She wanted to delight her clients in a new way. Her solution didn’t come from a group of marketing analysts.
What would stimulate interest in her yoga classes? Baby goats.
The latest trend attracting people to yoga classes is goats. There is some affinity between baby goats and people doing yoga. It’s a trend that started in Oregon and has gone viral:
Sometimes you don’t know what your clients want. Often, they don’t know what they want.
But you’ll both know it when you find it.
Take a Loss, Win a Lifelong Customer
I’d made a mistake.
The customer called ahead wanting to know our price on a bag of dog food. I looked it up – our price was surprisingly low.
“That’s much cheaper than the other store in town, are you sure about that price?” he asked.
“I’m looking right at it,” I replied with confidence.
After I got off the phone, I did a double take. I was not looking right at it. I looked up the wrong bag.
Soon, the customer came in, went to the bag of dog food them came to me.
“Oh, sorry. There was a mistake. My fault.”
The customer squinted at me, frowned, and turned to leave the store.
But the shop owner happened to be listening in.
“Hold on sir, what happened?” he asked.
I explained that I’d made an honest mistake and looked up the wrong bag of food.
“No worries sir, we’ll give that price today. Hope you’ll come again soon.”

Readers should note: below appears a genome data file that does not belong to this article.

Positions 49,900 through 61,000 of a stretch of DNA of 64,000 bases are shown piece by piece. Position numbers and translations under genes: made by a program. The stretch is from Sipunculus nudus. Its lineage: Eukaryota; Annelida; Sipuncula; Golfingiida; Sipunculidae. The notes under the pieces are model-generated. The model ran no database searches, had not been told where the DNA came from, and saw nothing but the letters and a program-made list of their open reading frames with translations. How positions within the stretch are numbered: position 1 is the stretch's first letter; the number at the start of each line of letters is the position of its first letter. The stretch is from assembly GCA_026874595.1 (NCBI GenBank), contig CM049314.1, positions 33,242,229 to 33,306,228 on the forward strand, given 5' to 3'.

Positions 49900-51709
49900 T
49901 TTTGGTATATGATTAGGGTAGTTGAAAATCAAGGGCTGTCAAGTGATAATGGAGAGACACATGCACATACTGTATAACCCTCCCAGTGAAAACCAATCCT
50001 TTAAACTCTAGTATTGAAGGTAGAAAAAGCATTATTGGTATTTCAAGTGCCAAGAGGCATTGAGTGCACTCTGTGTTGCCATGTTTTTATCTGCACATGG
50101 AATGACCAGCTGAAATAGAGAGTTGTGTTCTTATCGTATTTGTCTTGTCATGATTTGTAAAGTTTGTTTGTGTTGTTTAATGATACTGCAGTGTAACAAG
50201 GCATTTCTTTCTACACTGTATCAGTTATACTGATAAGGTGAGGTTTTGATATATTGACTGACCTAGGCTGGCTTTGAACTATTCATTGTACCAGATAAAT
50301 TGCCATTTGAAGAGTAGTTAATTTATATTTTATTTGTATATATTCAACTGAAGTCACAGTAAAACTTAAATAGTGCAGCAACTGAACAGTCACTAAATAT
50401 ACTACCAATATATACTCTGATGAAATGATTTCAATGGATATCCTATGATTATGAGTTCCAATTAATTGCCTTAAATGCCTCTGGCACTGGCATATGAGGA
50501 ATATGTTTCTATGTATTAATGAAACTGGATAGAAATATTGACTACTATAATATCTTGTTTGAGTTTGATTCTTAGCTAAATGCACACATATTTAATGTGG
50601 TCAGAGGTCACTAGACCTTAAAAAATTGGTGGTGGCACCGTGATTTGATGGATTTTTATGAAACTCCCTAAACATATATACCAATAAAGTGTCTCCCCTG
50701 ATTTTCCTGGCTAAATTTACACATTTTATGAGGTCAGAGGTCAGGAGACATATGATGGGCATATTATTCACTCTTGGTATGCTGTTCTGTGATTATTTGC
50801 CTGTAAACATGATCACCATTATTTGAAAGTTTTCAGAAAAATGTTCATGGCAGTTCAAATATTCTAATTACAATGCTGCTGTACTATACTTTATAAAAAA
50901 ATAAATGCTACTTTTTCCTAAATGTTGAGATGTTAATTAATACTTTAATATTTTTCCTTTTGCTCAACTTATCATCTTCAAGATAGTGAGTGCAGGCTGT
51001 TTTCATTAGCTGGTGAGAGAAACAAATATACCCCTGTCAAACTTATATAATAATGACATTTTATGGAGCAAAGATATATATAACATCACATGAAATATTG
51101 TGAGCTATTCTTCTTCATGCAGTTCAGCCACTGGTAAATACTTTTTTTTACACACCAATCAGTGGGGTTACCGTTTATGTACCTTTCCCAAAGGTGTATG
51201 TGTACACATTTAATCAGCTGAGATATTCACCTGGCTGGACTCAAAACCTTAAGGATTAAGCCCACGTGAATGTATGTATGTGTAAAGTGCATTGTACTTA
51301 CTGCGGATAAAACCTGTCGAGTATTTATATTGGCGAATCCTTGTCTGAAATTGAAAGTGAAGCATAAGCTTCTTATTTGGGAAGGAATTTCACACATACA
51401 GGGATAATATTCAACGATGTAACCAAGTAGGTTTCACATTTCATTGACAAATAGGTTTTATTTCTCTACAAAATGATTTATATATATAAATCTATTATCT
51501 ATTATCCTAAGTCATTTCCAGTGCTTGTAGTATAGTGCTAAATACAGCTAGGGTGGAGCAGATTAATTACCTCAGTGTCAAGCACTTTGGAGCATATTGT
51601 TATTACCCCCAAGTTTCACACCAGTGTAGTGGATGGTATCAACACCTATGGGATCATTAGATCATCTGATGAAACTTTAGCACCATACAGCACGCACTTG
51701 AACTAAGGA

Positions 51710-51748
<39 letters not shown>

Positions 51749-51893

The customer smiled.
“I was leaving for good, but since you’re making up for it I’ll keep you guys in mind.”
We lost money on that bag of dog food. But the customer left knowing we cared about his business.
Day 1 Vitality
Jeff Bezos uses this term, and we all understand it.
When we start out in business, there is an initial excitement that’s hard to match. We’re optimistic about our plans and how we’ll help our clients. The grind of overcoming daily challenges hasn’t yet dealt its blow. We’re focused on opportunity, innovation, positivity, and excellence.
But what about day 1825? You’re five years into business (which shows you’re doing something right), but do you have that same sense of vitality you had when you started? Are you still inventing on your customer’s behalf?
There has never been a time in history when the phrase “what have you done for me lately” had such literal importance. Customers today aren’t engaged by what you did last week. They’re not impressed with what you did yesterday. And they’re not interested in what you did 5 minutes ago.
Brands are not in control today the way they were pre-internet. They no longer control the customer experience, guiding people where they want them to go. Instead, they have to understand where the customer wants to go and help them get there.
That takes fresh ideas, creativity, innovation, and a sense of adventure. You have to tell a story where your customer is the hero. Their lifestyle is the setting, and how you solve their problem is the plot.
Most of all, it means exciting them with incredible value before they ask for it. They won’t consider other options, because you fulfill their needs before they knew what they needed.
It’s Day 1 – again. Start saving the customers who love you.